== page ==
The Art of Effective Communication


“The Art of Effective Communication,” observing a piece of communication in three different modalities. We are constantly sending  messages, to include the ones we to intend to send, the ones we actually send, the message as the receiver  interprets it; the response of the receiver based on what he or she heard; and our reaction to the exchange of words, meaning and interpretation” (Franck & McCastskill, n.d., p. 1). After observing three communication examples, my reaction and interpretations of the messages are as followed:


The email was clear and relayed Jane’s message precisely. Jane needed Mark’s data to complete her report by a certain deadline. Her email began with a clear purpose that stated the situation (Dr. Stolovitch (Laureate Education, Inc., n.d.).  Jane showed concern and understanding when she addressed Marks busy work schedule. The email created more cognitive load, because it was hard to read and time-consuming.  I did not make any connection to the writer and felt like this could have one of many request Mark receives on a daily basis. The lack of voice and tone made it difficult to form an emotional connection or concern for what the words were saying.


The voicemail improved my comprehension of the message compared to the email version. The message included a formal tone which created a sense of urgency to Jane’s request. (Laureate Education, Inc., n.d.). I focused more on how Jane felt about not having the data she needed to complete her work.  Jane seemed frustrated and wanted Mark to understand the importance of her receiving his data to complete her report, while trying to show her appreciation for the work he is doing. The voicemail lacks nonverbal cues, so I tended focus on every word being said and the tone of the voice that is being used.

Face to face

In this situation Jane’s face-to-face conversation with Mark was more informal and laid back. There was no sense of urgency to her request.  Her poise gave the impression that her and Mark were friends and that the deadline was not as urgent as in the other scenarios.

I believe the tone and the approach influenced my interpretation of each modality. I believe face-to-face communication could eliminate misinterpretation, because it allows the receiver to ask questions to clarify misunderstanding immediately. However, the face-to-face scenario portrayed is not ideal in a professional environment. Stolovitch states that written communication should include five things (Laureate Education, Inc., n.d.). 1. Begin with a clear purpose, 2. State the situation, 3. Include possible solutions, 4. Specify the form that the response is required to take, 5. Keep the tone of all communications business friendly and respectful, and the email accomplished that. “Effective communicators encode their messages with their intended audience in mind as well as the communication channel” (Skillsyouneed, 2014). “This involves an appropriate use of language, conveying the information simply and clearly, anticipating and eliminating likely causes of confusion and misunderstanding, and knowing the receivers’ experience in decoding other similar communications.  Successful encoding of messages is a vital skill in effective communication” (Skillsyouneed, 2014).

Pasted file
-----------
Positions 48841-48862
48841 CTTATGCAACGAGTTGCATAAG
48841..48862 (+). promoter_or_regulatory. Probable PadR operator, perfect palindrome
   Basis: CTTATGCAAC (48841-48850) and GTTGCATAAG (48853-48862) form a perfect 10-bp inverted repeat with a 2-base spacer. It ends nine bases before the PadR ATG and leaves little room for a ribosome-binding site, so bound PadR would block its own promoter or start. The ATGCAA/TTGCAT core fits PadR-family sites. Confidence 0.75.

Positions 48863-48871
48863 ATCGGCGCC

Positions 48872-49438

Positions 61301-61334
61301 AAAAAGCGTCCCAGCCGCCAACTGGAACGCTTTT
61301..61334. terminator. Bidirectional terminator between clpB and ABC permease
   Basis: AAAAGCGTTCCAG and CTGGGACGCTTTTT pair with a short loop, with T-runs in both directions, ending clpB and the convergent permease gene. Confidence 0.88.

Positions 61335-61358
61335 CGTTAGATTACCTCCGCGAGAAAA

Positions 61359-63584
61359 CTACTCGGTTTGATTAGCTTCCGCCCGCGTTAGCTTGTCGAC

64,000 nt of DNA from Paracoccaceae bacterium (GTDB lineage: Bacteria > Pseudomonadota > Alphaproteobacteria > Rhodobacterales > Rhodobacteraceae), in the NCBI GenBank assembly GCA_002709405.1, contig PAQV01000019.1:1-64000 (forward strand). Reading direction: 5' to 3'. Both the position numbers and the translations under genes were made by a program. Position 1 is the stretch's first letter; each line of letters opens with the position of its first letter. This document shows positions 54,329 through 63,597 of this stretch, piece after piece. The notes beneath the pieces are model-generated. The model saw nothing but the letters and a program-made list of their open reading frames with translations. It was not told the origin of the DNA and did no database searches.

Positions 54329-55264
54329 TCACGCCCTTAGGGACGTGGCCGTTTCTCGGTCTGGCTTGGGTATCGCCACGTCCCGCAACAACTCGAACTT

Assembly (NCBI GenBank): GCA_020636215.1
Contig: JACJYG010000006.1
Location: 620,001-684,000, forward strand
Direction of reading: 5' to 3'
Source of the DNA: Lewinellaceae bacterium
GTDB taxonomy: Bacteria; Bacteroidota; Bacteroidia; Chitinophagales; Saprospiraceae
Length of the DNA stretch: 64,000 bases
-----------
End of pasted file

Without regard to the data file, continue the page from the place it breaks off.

ranck & McCastskill, (n.d.). Effective communication. Retrieved from

Laureate Education, Inc. (Producer). (n.d.). Communicating with Stakeholders. [Video webcast]. Retrieved from:

What is Communication (2014).  Retrieved from SkillsYourNeed (blog post)

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2 Responses to The Art of Effective Communication

  1. HI Lana,
    I agree that you couldn’t really make a connection in the email because of the lack of voice and tone. The email conveyed the message that she needed the information asap, but to me didn’t convey an urgent tone. Maybe Jane should have included in the subject line “URGENT DEADLINE” or “RESPONSE NEEDED” or “ACTION REQUIRED”. There is a way to convey the tone through words. When I was in undergrad, I used to often type emails USING ALL CAPS until my professor told me that was like yelling at someone. I am not saying Jane should yell at Mark, but she could have made certain words in her email bold face or underline to convey its tone.

    When it comes to the face-to-face, I think the person displayed a sense of concern with her face expression. In a business setting, I wouldn’t expect to run to Mark shouting, and jumping around to display a sense of urgency. But your face expression, tone of voice, and body language can go a long way.

    But either way, I think we need to communicate with people the way we may think they will interpret it. From the project manager standpoint, this mean we have to get to know the people on our project team to better understand how they communicate.

  2. hancai1997 says:

    Hi, Lana,
    You mentioned that the e-mail created a greater cognitive load because it was hard to read and time consuming. I agree with this analysis. One thing that may have made it better would have been if the writer had separated it into more than one paragraph. This might have made it a bit easier to read.

    I definitely felt the same way you did about the lack of urgency in the face-to-face conversation. It really made me pay more attention to what types of body language I may have when conversing with people.
    – Michele

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